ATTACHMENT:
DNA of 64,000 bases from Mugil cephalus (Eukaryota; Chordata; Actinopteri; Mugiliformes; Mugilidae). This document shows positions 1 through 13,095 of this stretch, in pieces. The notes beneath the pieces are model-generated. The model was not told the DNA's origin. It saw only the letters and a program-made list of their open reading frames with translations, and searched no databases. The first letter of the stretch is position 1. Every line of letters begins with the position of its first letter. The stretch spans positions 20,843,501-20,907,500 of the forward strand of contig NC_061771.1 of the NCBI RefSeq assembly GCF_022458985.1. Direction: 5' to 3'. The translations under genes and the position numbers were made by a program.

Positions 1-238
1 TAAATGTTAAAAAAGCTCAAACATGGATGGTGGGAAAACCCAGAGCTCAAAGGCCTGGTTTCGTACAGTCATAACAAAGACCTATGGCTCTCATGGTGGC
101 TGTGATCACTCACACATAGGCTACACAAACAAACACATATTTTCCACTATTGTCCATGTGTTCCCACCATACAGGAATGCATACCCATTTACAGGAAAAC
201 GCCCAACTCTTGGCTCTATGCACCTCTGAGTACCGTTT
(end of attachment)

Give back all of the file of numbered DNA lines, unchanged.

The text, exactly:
DNA of 64,000 bases from Mugil cephalus (Eukaryota; Chordata; Actinopteri; Mugiliformes; Mugilidae). This document shows positions 1 through 13,095 of this stretch, in pieces. The notes beneath the pieces are model-generated. The model was not told the DNA's origin. It saw only the letters and a program-made list of their open reading frames with translations, and searched no databases. The first letter of the stretch is position 1. Every line of letters begins with the position of its first letter. The stretch spans positions 20,843,501-20,907,500 of the forward strand of contig NC_061771.1 of the NCBI RefSeq assembly GCF_022458985.1. Direction: 5' to 3'. The translations under genes and the position numbers were made by a program.

Positions 1-238
1 TAAATGTTAAAAAAGCTCAAACATGGATGGTGGGAAAACCCAGAGCTCAAAGGCCTGGTTTCGTACAGTCATAACAAAGACCTATGGCTCTCATGGTGGC
101 TGTGATCACTCACACATAGGCTACACAAACAAACACATATTTTCCACTATTGTCCATGTGTTCCCACCATACAGGAATGCATACCCATTTACAGGAAAAC
201 GCCCAACTCTTGGCTCTATGCACCTCTGAGTACCGTTT